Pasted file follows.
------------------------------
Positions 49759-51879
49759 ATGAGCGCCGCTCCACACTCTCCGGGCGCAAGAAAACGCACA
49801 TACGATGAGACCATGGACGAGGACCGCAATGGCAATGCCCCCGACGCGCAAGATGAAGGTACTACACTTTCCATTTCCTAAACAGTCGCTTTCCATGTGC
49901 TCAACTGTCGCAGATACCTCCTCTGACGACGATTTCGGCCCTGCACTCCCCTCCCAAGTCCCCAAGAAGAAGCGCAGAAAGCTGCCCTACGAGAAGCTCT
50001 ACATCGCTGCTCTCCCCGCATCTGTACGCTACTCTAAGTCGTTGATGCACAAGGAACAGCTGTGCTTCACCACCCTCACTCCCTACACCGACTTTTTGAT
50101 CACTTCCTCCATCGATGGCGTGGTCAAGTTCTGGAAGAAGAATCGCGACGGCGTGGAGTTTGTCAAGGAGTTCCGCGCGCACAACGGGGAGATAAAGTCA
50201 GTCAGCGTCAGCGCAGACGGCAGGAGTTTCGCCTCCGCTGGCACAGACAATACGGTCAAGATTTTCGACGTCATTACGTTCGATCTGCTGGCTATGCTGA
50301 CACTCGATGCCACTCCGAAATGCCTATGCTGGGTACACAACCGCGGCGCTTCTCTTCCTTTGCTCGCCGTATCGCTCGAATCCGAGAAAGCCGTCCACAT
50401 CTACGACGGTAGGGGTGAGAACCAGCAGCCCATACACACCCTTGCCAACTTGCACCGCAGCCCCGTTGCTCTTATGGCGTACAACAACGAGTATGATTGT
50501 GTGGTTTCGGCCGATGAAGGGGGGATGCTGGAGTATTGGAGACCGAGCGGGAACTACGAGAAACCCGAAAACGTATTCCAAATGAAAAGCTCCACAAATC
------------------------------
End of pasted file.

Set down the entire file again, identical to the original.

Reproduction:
Positions 49759-51879
49759 ATGAGCGCCGCTCCACACTCTCCGGGCGCAAGAAAACGCACA
49801 TACGATGAGACCATGGACGAGGACCGCAATGGCAATGCCCCCGACGCGCAAGATGAAGGTACTACACTTTCCATTTCCTAAACAGTCGCTTTCCATGTGC
49901 TCAACTGTCGCAGATACCTCCTCTGACGACGATTTCGGCCCTGCACTCCCCTCCCAAGTCCCCAAGAAGAAGCGCAGAAAGCTGCCCTACGAGAAGCTCT
50001 ACATCGCTGCTCTCCCCGCATCTGTACGCTACTCTAAGTCGTTGATGCACAAGGAACAGCTGTGCTTCACCACCCTCACTCCCTACACCGACTTTTTGAT
50101 CACTTCCTCCATCGATGGCGTGGTCAAGTTCTGGAAGAAGAATCGCGACGGCGTGGAGTTTGTCAAGGAGTTCCGCGCGCACAACGGGGAGATAAAGTCA
50201 GTCAGCGTCAGCGCAGACGGCAGGAGTTTCGCCTCCGCTGGCACAGACAATACGGTCAAGATTTTCGACGTCATTACGTTCGATCTGCTGGCTATGCTGA
50301 CACTCGATGCCACTCCGAAATGCCTATGCTGGGTACACAACCGCGGCGCTTCTCTTCCTTTGCTCGCCGTATCGCTCGAATCCGAGAAAGCCGTCCACAT
50401 CTACGACGGTAGGGGTGAGAACCAGCAGCCCATACACACCCTTGCCAACTTGCACCGCAGCCCCGTTGCTCTTATGGCGTACAACAACGAGTATGATTGT
50501 GTGGTTTCGGCCGATGAAGGGGGGATGCTGGAGTATTGGAGACCGAGCGGGAACTACGAGAAACCCGAAAACGTATTCCAAATGAAAAGCTCCACAAATC